Dior S/S 2020 Paris Fashion Week Men’s
Mood board: Kim Jones’s S/S 2020 show felt confident and courteous to what has passed. The collection was framed around a collaboration with the American artist Daniel Arsham, known for his ‘Future Relic’ series (2013–2018) in which he imagines an array of everyday objects as archaeological discoveries from a future world. Arsham had previously worked with Dior on a series of window installations in 2011, when Kris Van Assche was at the helm. For Jones, he installed pieces around the show space that continued his dystopian thinking. In the middle, giant stone letters spelled out D-I-O-R with purple stalagmites and precious stones bursting through. The old breaking through the new; the archive breaking out of itself and into the future. S/S 2020 had a desert-faring mood too. Models walked on degrade sand that went from pink to white.
Best in show: Last season, the models stood on a 72-m-long conveyor belt, mirroring the heroic poses of neighbouring statues in the Tuileries Garden. This season, the sculptural approach influenced the clothes again. Shapes were supple and gently structured. Leather garments bonded and then sliced. Satin drapes wrapped around the body in an elegant, fluid continuation from last season. Half lapels on jackets fell into degrade scarves. Tone-on-tone Dior oblique monogram hinted at bas-relief. Sun-bleached neutrals and sheer fabrics lent the collection a sensual mood and sheer organza coveralls and t-shirts were worn layered. Newsprint socks revealed themselves underneath clear shoes and desert boots.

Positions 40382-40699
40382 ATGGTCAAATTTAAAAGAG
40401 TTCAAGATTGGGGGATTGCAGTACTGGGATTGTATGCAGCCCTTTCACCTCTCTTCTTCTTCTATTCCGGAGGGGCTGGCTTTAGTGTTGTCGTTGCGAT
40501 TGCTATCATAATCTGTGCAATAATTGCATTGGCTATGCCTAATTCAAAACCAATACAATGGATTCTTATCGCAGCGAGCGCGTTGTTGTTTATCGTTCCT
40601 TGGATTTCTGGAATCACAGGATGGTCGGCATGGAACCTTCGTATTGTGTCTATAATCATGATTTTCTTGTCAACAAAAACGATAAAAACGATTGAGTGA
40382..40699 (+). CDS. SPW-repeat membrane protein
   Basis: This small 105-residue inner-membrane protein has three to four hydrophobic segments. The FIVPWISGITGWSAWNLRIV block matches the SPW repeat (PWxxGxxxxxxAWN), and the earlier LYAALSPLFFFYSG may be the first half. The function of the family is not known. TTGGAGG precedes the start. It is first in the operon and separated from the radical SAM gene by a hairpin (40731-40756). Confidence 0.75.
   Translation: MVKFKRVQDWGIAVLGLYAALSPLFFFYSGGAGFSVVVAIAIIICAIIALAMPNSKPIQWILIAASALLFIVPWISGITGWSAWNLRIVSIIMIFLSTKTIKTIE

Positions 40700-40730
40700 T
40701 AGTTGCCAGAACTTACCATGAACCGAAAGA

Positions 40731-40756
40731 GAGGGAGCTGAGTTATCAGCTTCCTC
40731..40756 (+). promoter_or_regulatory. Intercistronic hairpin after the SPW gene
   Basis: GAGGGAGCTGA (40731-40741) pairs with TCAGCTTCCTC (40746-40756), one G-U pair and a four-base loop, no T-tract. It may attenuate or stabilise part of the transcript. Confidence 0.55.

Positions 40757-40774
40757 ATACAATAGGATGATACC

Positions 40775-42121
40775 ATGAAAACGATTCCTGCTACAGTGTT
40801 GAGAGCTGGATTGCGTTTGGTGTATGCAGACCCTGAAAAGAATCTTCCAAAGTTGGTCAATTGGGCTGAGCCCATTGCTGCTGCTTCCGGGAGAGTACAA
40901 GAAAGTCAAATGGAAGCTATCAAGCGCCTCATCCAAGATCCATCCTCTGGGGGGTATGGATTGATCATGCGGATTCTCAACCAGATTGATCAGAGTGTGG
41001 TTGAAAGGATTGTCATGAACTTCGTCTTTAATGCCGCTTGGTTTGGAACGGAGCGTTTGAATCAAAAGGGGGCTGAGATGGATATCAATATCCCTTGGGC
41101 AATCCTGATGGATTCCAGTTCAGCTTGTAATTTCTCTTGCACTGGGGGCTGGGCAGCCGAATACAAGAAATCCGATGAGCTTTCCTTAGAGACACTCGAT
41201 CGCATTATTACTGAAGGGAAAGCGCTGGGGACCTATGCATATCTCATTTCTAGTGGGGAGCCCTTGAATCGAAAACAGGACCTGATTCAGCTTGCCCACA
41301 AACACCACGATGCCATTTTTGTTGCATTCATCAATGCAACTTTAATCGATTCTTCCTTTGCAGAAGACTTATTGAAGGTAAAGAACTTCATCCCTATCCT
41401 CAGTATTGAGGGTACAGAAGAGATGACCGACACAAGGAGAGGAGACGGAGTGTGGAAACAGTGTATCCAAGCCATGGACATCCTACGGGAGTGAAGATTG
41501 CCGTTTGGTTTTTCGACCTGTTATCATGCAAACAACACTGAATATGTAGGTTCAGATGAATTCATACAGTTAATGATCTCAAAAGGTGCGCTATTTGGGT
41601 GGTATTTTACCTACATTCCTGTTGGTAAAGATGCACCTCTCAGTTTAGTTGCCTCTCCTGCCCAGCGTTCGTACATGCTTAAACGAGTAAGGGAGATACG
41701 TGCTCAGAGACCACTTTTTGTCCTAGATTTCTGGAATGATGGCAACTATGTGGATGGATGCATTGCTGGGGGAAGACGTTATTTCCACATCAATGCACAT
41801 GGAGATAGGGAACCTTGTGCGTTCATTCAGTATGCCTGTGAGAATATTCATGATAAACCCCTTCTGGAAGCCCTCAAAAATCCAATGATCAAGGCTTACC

Team work: Models carried aluminium backpacks, hand cases and suitcases produced in partnership with eminent German luggage brand RIMOWA. The Dior oblique motif is inscribed onto the aluminium casing. A picnic case had a nook for a bottle of champagne. Elsewhere, in a nod to the brand’s history, Arsham has redesigned Galliano’s iconic newspaper print first introduced in the S/S 00 Haute Couture collection, and recast, eroded and remade Yoon Ahn’s jewellery designs as long-buried, modern relics. §